Is Venezuela safe for Voyagers?

Prior to sailing to Venezuela, I was told countless stories of pirate attacks at sea and of rampant thefts in anchorages. In addition, relations between the United States and Venezuela have grown hostile due to diverging government policies. With all of these concerns, is a trip through the waters of Venezuela worth the risks involved?

The answer to that question depends on the voyager and his or her specific tolerance for the dangers that Venezuela presents. Although there have been reports of crimes affecting voyagers, it is important to remember that only a small number of incidents have occurred, and the likelihood of a negative incident, assuming the appropriate precautions are taken, is very small. Still, it is important to understand the dangers of cruising in Venezuela. Below is a list of the different types of risks with a brief assessment of the likelihood of occurrence and steps voyagers can take to mitigate the risk.

Pirate attacks During the early summer, an increasing number of pirate attacks were reported in eastern Venezuela, along the coast of the Peninsula de Paria. In most cases, the boats were robbed at gunpoint with electronics and easily removable valuables being taken. It is believed that the perpetrators were fishermen with pirogues who identified yachts traveling westward from the shore. As a result of several reported attacks, voyagers were encouraged to head due north when departing Trinidad and travel 50 miles before turning west toward Los Testigos, Margarita or Puerta la Cruz. Previously, the recommended distance to stay offshore was generally accepted as 25 miles.

Aside from sailing farther off the Peninsula de Paria, a number of boats choose to sail in the company of buddy boats. By forming small groups, the boats are better able to keep in touch and come to each other’s aid. Some boats also choose to sail without lights. This option is much more attractive if you can use radar to locate other boats. Another strategy is to remain silent on VHF until well clear of land.

I chose the power-in-numbers approach and traveled in the company of a couple of other boats. Fortunately, the passage through the dangerous area is relatively short, thanks to favorable winds and current between Trinidad and Grenada. Despite the fear of more attacks following the traditional time for moving west after hurricane season, there have thankfully been no reports of armed pirate attacks in the past couple months.

Theft in anchorages The danger of theft in anchorages is much more benign, though much more frequent than armed pirate attacks. Generally, remote anchorages such as Los Testigos, Tortuga and Los Roques are safe. However, any anchorages near cities are prone to rampant theft. Many cruisers choose to stay in a marina to assure a higher degree of safety. This is advisable for the major cities along the mainland, although it is important to select a recommended marina that offers a high level of security.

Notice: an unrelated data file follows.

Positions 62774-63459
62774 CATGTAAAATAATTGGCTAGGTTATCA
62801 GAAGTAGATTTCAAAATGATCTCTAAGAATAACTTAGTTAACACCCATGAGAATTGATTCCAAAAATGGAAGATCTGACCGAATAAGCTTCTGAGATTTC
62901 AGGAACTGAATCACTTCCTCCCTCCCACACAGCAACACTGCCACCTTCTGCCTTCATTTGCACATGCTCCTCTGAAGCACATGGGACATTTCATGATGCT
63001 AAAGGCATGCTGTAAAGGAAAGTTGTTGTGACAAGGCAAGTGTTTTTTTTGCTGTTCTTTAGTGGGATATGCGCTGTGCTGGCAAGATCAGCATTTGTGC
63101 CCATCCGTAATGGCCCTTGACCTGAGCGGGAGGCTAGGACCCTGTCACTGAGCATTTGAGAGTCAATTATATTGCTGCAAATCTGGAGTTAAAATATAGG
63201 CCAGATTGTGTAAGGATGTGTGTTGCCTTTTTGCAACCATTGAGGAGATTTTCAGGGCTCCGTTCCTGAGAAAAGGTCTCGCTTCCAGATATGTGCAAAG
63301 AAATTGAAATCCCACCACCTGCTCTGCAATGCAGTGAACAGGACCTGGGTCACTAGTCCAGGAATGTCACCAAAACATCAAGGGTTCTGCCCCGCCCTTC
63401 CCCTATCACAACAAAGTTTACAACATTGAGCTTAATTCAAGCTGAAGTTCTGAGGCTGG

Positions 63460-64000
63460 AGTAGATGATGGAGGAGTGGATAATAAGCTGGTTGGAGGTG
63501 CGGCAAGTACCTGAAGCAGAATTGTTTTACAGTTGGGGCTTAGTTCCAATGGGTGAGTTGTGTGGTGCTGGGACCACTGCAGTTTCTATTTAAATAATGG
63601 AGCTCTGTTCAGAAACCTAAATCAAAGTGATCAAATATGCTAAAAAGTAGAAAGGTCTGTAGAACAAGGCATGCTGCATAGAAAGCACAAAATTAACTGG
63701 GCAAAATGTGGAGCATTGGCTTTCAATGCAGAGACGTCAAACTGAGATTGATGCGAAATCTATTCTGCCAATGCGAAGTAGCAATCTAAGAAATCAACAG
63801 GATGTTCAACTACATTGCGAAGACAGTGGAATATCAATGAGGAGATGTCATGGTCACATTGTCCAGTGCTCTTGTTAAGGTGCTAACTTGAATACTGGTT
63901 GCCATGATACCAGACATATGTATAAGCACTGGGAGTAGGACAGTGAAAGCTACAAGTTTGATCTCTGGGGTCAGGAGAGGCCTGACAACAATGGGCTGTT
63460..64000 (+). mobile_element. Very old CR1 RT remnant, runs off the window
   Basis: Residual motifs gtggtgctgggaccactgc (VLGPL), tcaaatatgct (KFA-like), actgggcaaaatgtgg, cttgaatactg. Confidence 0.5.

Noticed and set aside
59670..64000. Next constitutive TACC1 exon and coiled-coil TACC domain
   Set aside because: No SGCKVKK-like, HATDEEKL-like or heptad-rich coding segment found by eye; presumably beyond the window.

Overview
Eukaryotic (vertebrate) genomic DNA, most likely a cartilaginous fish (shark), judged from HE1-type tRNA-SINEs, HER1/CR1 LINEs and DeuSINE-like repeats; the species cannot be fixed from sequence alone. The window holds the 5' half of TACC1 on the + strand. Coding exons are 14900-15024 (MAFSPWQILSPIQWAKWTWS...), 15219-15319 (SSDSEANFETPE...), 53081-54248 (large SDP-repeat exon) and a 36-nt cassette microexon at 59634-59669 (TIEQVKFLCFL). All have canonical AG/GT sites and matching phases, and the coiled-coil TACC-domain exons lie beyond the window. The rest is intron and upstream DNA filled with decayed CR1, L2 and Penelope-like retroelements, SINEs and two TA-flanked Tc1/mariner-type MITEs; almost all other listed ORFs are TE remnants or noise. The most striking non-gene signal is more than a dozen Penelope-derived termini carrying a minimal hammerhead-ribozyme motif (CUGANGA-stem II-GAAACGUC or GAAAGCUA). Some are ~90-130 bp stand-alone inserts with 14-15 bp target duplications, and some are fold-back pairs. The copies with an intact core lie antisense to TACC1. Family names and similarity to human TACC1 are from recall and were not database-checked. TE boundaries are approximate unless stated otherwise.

While in an anchorage, dinghies and outboards should be secured properly at night. This means lifting the dinghy out of the water. Even this precaution is sometimes not sufficient, as a recent wave of thefts in Margarita included the theft of five outboards, all of which were reportedly raised out of the water. Additional locks on the outboard and dinghy can provide extra deterrents.

When going ashore, the normal safety precautions apply. Be aware of your surroundings and use common sense in deciding where to leave your dinghy. An outboard lock and locking the dinghy to the dock are strongly encouraged, even at extremely secure dinghy docks.

Sadly, petty crime and theft are common in Venezuela, and this is one of the risks for which cruisers need to be prepared.

Political instability As tensions between the United States and the government of Hugo Chavez mounted this summer, there were rumors that Americans could be denied visas to visit Venezuela, and a few voyagers even voiced concerns about storing their boat in Venezuela during the hurricane season. Thus far, these concerns have proven unfounded.

While the political relationship remains unpleasant, it is unlikely that either country would risk losing a valuable trading partner. Since Venezuela is currently the third largest provider of oil to the United States, I think it is in the best interest of both countries to restrain from acting aggressively in response to verbal political attacks from the other. Further, in terms of sailing, it is unlikely the Venezuelan government would want to lose the considerable revenue generated by voyagers.

Although relations could take a turn for the worse at any time and the political situation should be monitored by anyone planning on visiting Venezuela, there is little reason to believe the relationship will sour to the point of affecting cruisers in the near future.

After spending a month sailing through the outlying islands of Venezuela, my personal opinion is that the dangers and risks posed by traveling in Venezuela are far outweighed by the beauty of the islands. The strong dollar-to-bolivar conversion makes food, beer and gas extremely inexpensive. The people are among the kindest I have encountered in the Caribbean, and even a poor attempt at speaking Spanish is greatly appreciated by the locals.

After having voyaged throughout the eastern Caribbean over the past year, Venezuela is one of my favorite cruising grounds. The water is some of the clearest I have ever seen, the fishing is so good even an incompetent fisherman can experience some success and the Latin feel is vastly different than any of the other islands in the Caribbean. With the proper precautions and some common sense, Venezuela can be a fun and safe voyaging destination.

-After starting from Cape Cod, Aaron Cook is currently sailing his Valiant 40, Audentes, to the Galapagos.

By Ocean Navigator